Strictly Ballroom the Musical review – Baz Luhrmann’s dancefloor disaster | Stage

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I don’t know if it’s been spotted already, but Baz Luhrmann’s Strictly Ballroom has strange parallels with Wagner’s Die Meistersinger. In both, a young hero defies hidebound tradition to triumph in a national competition and wins the heart of a woman. To be honest, I find more fun in Wagner than in this laborious attempt to turn a charming 1992 movie into a fully fledged stage musical.

This version, with a book by Luhrmann and Craig Pearce, is different from the movie in many ways. For a start, it comes equipped with an MC who both acts as a chorus and sings many of the show’s standards, such as Love Is in the Air and Perhaps, Perhaps, Perhaps. The role is played by Will Young, who has an engaging presence and who, in his sequined catsuit, resembles a louche version of Bruce Forsyth.

There is, however, something irritating about the character’s determination to underscore all of the jokes so that a jaw-breaking plot twist is greeted with: “Well, that was unexpected.” At the end, Young also urges us, in the tones of a holiday-camp redcoat, to: “Feel free to stand up and dance with us.” It not only manipulates a standing ovation, but also seems oddly bullying for a show that attacks the didacticism of a previous era.

Will Young, centre, in Strictly Ballroom.

Well, that was unexpected … Will Young, centre, in Strictly Ballroom. Photograph: JM Warren/SHM/Rex/Shutterstock

The basic storyline remains the same as in the film. The talented young Scott bucks the rules imposed in the 1980s by Australian dance federations and invents his own moves. Eventually, he finds a willing partner in the shy, awkward Fran, who, losing both her specs and her spots, proves equally uninhibited. I have no problems with a Cinderella story, and Jonny Labey as Scott and Zizi Strallen as Fran are lithe, beguiling dancers. While Drew McOnie choreographs well, it is a sign of the coarseness of his production that Strallen is forced to react to a kiss from Scott with the wide-eyed astonishment of someone who has spent her life in a nunnery.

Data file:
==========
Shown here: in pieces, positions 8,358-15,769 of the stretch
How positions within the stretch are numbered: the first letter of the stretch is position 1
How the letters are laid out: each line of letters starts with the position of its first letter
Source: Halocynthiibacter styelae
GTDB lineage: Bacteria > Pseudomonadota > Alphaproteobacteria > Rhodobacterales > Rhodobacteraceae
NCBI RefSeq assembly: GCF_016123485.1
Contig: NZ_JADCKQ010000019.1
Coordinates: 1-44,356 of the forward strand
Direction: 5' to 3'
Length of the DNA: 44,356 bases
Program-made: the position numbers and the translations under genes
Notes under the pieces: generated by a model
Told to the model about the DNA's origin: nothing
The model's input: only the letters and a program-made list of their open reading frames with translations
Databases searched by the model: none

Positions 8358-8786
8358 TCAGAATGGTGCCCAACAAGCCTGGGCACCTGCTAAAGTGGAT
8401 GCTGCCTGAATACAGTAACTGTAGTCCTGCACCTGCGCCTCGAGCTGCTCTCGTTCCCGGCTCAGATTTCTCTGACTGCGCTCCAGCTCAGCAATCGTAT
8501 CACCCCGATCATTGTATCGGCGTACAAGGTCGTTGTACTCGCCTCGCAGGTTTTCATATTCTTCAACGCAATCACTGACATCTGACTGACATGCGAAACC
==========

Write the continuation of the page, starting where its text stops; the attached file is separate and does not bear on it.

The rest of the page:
Scott’s pushy mum is played by the normally excellent Anna Francolini with an orgy of face-pulling that would look excessive in a national gurning competition. Scott’s initial partner, Liz, is played as a hard-faced egotist whose favourite word is “wanker”, and even the dancer supposed to replace her, Tina Sparkle, is depicted as a vapid ballroom princess. You get the sense this is a show that doesn’t much like women.

It does, however, yield the moment of ecstasy I look for in a musical. That comes when Fran’s father teaches Scott the paso doble. Fernando Mira, with his poker back, drumming heels and economy of movement, gives us a masterclass in Spanish dance and, unwittingly, upends the show’s thesis by proving the value of disciplined tradition.

While Mira, aided by Eve Polycarpou as Fran’s gran, ushers us into another world, we are soon back in that of corrupt ballroom competitions. It is a sign of the show’s lazy liberalism that the dance federation’s tradition-worshipping president, played by Gerard Horan in an orange wig, declares: “Maybe I’ll go into politics.” Since Donald Trump has got where he is by breaking all the rules, the joke makes little sense and symbolises the production’s benign vulgarity.

At the Piccadilly theatre, London, until 21 July. Box office: 0844-871 7630.

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Source: The Guardian
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